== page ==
Monday, November 22, 2010

Genre Rules

Writers create out of our own experience--frequently.  So it stands to reason that even books within the same genre are not going to be cookie cutter perfect--they're not going to follow the same rules.  And yet it was clear to me after my recent seminar experience that some agents will reject books that don't fit genre norms.

For instance, one group of agents reading my query and opening pages commented that in young adult, the parents have to go.  That really struck me.  In my books, while the parents aren't central, they are definitely part of the story, because they are part of my main character's struggle.  So much of young adulthood--which in the publishing world encompasses readers of high school age--is comprised of the coming to terms with parents that the idea of their absence is really absurd.  And it's not hard to find examples of YA lit that include parents or parental figures as central characters.

I don't really think that the majority of agents would reject a truly intriguing story simply on the basis of breaking these so-called genre rules, but for some, it might give them pause.  On the other hand, most of the agents were intrigued with the idea of a new twist on any genre.  So it basically comes down to walking a fine line between being wrong and being groundbreaking.

What do you think?  As a writer, what genre rules do you see, and do you view them as unbreakable?  As a reader, would you not pick up a book because it had some differences from other books in the same genre?

Writing Seminar Wrap Up

I'm a week out from my first writing seminar, and I've had time to digest and think.  Time for a little wrap up!

Some of the most positive things I brought out were connections with other writers. Listening to people share their stories, some of which have been years in the writing, creates a certain intimacy.  We found a common ground.  I've been in touch with a few since the end of the conference, and it's been interesting to hear what they took away from Backspace.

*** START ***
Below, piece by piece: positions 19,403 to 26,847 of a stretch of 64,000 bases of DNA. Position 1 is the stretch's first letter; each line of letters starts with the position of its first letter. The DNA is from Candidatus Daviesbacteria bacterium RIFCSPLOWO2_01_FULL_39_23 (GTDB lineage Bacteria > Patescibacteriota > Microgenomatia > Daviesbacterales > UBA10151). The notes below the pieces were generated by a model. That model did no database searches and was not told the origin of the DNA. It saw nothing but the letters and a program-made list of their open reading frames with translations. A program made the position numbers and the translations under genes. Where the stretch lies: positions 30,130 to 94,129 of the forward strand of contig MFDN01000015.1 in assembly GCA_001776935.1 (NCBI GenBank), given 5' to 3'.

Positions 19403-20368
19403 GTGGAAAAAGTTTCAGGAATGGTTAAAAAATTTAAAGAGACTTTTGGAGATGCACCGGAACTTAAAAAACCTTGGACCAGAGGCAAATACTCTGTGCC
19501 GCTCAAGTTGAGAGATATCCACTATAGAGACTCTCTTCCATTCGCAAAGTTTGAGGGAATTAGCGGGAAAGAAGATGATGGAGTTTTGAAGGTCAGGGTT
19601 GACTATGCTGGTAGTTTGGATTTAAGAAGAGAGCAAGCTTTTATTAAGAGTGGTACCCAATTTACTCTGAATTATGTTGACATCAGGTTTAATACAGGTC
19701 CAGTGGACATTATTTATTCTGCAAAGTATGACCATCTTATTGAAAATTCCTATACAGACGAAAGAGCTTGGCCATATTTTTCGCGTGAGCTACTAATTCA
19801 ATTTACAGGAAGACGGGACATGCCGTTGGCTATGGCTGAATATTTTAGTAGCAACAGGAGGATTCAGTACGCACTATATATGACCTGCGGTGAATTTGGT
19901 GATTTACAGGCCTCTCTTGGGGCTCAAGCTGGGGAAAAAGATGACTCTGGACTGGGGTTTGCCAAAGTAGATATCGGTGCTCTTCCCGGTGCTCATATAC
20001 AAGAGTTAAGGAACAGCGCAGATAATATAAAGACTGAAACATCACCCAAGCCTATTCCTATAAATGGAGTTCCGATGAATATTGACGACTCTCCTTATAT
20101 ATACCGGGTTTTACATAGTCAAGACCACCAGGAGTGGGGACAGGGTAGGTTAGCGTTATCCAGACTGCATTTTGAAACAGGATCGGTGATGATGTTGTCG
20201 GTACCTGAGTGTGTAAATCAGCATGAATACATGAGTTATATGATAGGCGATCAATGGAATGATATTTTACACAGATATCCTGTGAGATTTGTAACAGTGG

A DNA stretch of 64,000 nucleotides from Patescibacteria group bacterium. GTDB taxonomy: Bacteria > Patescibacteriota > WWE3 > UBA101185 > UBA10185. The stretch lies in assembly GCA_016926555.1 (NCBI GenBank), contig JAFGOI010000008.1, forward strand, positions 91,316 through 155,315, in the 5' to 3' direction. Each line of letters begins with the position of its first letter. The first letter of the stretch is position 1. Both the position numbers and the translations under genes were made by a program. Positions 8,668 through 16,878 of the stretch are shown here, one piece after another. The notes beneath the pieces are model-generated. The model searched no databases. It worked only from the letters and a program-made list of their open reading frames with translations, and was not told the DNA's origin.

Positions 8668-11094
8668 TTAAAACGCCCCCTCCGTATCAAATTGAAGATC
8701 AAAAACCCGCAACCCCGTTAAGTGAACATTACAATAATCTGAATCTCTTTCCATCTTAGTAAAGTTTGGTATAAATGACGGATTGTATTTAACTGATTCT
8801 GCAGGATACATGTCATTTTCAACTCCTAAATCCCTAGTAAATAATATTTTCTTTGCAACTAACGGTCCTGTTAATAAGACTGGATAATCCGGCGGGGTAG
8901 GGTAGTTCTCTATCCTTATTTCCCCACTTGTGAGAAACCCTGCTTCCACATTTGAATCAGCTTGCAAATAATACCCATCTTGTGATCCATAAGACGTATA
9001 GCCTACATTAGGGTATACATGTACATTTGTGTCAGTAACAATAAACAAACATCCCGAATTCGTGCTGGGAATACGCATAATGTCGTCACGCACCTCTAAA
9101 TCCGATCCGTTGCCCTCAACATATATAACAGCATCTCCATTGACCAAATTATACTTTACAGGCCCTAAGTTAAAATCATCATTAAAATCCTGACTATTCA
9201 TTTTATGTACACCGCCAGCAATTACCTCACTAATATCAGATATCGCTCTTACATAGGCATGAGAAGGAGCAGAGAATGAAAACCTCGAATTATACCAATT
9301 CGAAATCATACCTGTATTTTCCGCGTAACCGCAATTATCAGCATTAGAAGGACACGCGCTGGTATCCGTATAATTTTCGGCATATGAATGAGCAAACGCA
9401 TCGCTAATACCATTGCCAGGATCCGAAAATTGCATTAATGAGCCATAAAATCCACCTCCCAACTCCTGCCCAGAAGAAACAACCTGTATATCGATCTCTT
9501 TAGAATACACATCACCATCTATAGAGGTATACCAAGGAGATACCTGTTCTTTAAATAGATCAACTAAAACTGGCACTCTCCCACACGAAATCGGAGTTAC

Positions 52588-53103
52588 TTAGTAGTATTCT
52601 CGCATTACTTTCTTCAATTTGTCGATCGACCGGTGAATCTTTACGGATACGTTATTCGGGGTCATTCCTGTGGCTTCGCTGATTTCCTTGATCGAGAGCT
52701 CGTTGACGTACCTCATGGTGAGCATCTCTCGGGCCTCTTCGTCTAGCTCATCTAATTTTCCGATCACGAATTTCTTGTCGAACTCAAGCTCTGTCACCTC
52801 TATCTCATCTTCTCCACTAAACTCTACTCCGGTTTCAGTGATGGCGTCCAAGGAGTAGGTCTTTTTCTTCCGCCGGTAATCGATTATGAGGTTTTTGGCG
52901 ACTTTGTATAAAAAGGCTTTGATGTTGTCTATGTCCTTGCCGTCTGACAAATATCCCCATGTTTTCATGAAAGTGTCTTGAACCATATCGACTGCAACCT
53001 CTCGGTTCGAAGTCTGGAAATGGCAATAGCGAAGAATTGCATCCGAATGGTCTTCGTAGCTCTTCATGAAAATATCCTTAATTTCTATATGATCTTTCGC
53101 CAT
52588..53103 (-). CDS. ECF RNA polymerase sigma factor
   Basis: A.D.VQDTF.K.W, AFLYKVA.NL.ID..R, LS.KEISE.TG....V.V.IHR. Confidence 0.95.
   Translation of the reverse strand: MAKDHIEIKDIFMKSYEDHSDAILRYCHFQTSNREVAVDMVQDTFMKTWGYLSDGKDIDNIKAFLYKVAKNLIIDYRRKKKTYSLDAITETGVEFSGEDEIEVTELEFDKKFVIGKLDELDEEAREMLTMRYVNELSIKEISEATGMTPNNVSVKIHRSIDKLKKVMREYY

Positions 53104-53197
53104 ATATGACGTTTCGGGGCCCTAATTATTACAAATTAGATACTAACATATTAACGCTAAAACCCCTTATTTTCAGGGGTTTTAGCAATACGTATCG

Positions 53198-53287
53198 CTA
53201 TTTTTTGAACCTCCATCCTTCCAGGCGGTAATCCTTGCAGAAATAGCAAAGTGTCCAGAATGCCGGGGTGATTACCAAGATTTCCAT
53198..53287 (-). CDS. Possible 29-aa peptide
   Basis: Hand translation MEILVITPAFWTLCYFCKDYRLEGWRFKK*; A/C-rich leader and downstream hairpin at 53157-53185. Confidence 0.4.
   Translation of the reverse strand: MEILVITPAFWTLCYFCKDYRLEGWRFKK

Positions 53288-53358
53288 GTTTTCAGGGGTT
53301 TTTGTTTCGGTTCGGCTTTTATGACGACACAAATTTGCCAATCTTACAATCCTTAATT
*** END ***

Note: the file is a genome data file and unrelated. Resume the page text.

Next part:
As I wrote before, so much information was conflicting that it's hard to say what solid facts I gleaned.  Even the agents themselves admitted that much.  It was definitely clear that the world of publishing is in flux, and agents are reluctant to take too much risk on new writers.  One agent intimated that they're selling far less these days than they did five years ago.

It was definitely a bit of a wake up call to many writers.  Non-published authors tend to see the journey in steps:
1.  Write the book. 
2.  Query agents. 
3.  Get an agent. 
4. Get a publisher. 
5.  See book in bookstore with adoring fans buying up every copy. . . 

We're not altogether wrong, but some writers don't understand that the leap between steps three and four is nearly as big as the leap between steps one and two.  In other words, some of us are only looking as far as getting an agent, when we need to realize that the process of publishing can be much more involved.

And the 'bad' news is that there really isn't anything we can do to up the odds.  Of course good writing is paramount, but sometimes even good writers don't get published. We can edit and polish and follow all the rules, but if our story doesn't fit the genre, or if that genre isn't selling, or a hundred other 'ifs'. . .well, that can keep a good book out of the bookstores.

It wasn't all doom and gloom.  There were some really positive stories of authors who are about to launch their books, and some agents were very encouraging.  It's possible.  It's just a lot harder than some writers expected.

Next post:  What are the genre rules and can they be broken?

Saturday, November 13, 2010

Backspace Day Two

After the relief of the workshops on the first day and the amazing information from the panel discussions, I was excited about the second day.  My same group of writers was staying together for day two with different agents, and we had made some good tentative connections.

I found one of the very few flaws in this format for the seminar:  on day one, everyone received critiques and advice on their query letters and opening pages.  Those attendees who lived locally were able to go home, make revisions and reprint them.  Those of us staying at the hotel faced more obstacles in doing that.  I was able to make the changes to the query letter since they were minimal, and I could simply read the changed letter aloud, but there was neither time nor resource to re-do the first two pages.  So at our workshops on the second day, some of the writers were reading completely revised material, and some of us were reading our original submissions.

Two of the agents we had met the day before were also part of our day two workshops, but on this day they were reviewing opposite material (for instance, if they had heard our query letters on the first day, on the second they heard our opening pages, and vice verse).  It was interesting to hear their take on how our work meshed.  Did the opening pages live up to the promise of a good query letter?  Or did our queries eloquently capture the story introduced in those first two pages?

It was also interesting to hear the sometimes-opposite advice given on our material.  Some of the writers who had done revisions were exasperated when their newly-amped worked was criticized--for being the opposite of what they had presented the day before!